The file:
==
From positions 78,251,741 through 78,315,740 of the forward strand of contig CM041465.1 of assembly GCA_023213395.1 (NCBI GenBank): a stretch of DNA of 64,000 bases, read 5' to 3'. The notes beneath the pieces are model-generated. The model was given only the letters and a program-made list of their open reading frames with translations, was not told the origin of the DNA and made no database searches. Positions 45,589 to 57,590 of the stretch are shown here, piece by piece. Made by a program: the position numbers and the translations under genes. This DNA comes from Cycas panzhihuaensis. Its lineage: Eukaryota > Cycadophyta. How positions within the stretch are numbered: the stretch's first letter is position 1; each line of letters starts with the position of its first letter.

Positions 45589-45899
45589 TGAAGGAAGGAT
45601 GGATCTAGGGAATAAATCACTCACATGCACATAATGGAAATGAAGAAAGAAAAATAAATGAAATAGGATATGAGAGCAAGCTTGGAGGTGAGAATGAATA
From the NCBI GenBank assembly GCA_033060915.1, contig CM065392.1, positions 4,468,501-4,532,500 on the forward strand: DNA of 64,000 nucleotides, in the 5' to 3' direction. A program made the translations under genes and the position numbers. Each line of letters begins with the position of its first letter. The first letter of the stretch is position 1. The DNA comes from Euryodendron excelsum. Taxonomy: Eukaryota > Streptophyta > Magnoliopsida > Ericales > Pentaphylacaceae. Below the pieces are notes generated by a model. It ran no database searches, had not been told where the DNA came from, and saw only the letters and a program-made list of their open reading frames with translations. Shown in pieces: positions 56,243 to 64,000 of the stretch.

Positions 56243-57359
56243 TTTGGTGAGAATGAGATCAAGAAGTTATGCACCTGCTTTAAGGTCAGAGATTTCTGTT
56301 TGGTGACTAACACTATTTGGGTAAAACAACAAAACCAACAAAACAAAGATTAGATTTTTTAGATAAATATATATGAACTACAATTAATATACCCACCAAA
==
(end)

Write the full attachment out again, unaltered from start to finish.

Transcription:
From positions 78,251,741 through 78,315,740 of the forward strand of contig CM041465.1 of assembly GCA_023213395.1 (NCBI GenBank): a stretch of DNA of 64,000 bases, read 5' to 3'. The notes beneath the pieces are model-generated. The model was given only the letters and a program-made list of their open reading frames with translations, was not told the origin of the DNA and made no database searches. Positions 45,589 to 57,590 of the stretch are shown here, piece by piece. Made by a program: the position numbers and the translations under genes. This DNA comes from Cycas panzhihuaensis. Its lineage: Eukaryota > Cycadophyta. How positions within the stretch are numbered: the stretch's first letter is position 1; each line of letters starts with the position of its first letter.

Positions 45589-45899
45589 TGAAGGAAGGAT
45601 GGATCTAGGGAATAAATCACTCACATGCACATAATGGAAATGAAGAAAGAAAAATAAATGAAATAGGATATGAGAGCAAGCTTGGAGGTGAGAATGAATA
From the NCBI GenBank assembly GCA_033060915.1, contig CM065392.1, positions 4,468,501-4,532,500 on the forward strand: DNA of 64,000 nucleotides, in the 5' to 3' direction. A program made the translations under genes and the position numbers. Each line of letters begins with the position of its first letter. The first letter of the stretch is position 1. The DNA comes from Euryodendron excelsum. Taxonomy: Eukaryota > Streptophyta > Magnoliopsida > Ericales > Pentaphylacaceae. Below the pieces are notes generated by a model. It ran no database searches, had not been told where the DNA came from, and saw only the letters and a program-made list of their open reading frames with translations. Shown in pieces: positions 56,243 to 64,000 of the stretch.

Positions 56243-57359
56243 TTTGGTGAGAATGAGATCAAGAAGTTATGCACCTGCTTTAAGGTCAGAGATTTCTGTT
56301 TGGTGACTAACACTATTTGGGTAAAACAACAAAACCAACAAAACAAAGATTAGATTTTTTAGATAAATATATATGAACTACAATTAATATACCCACCAAA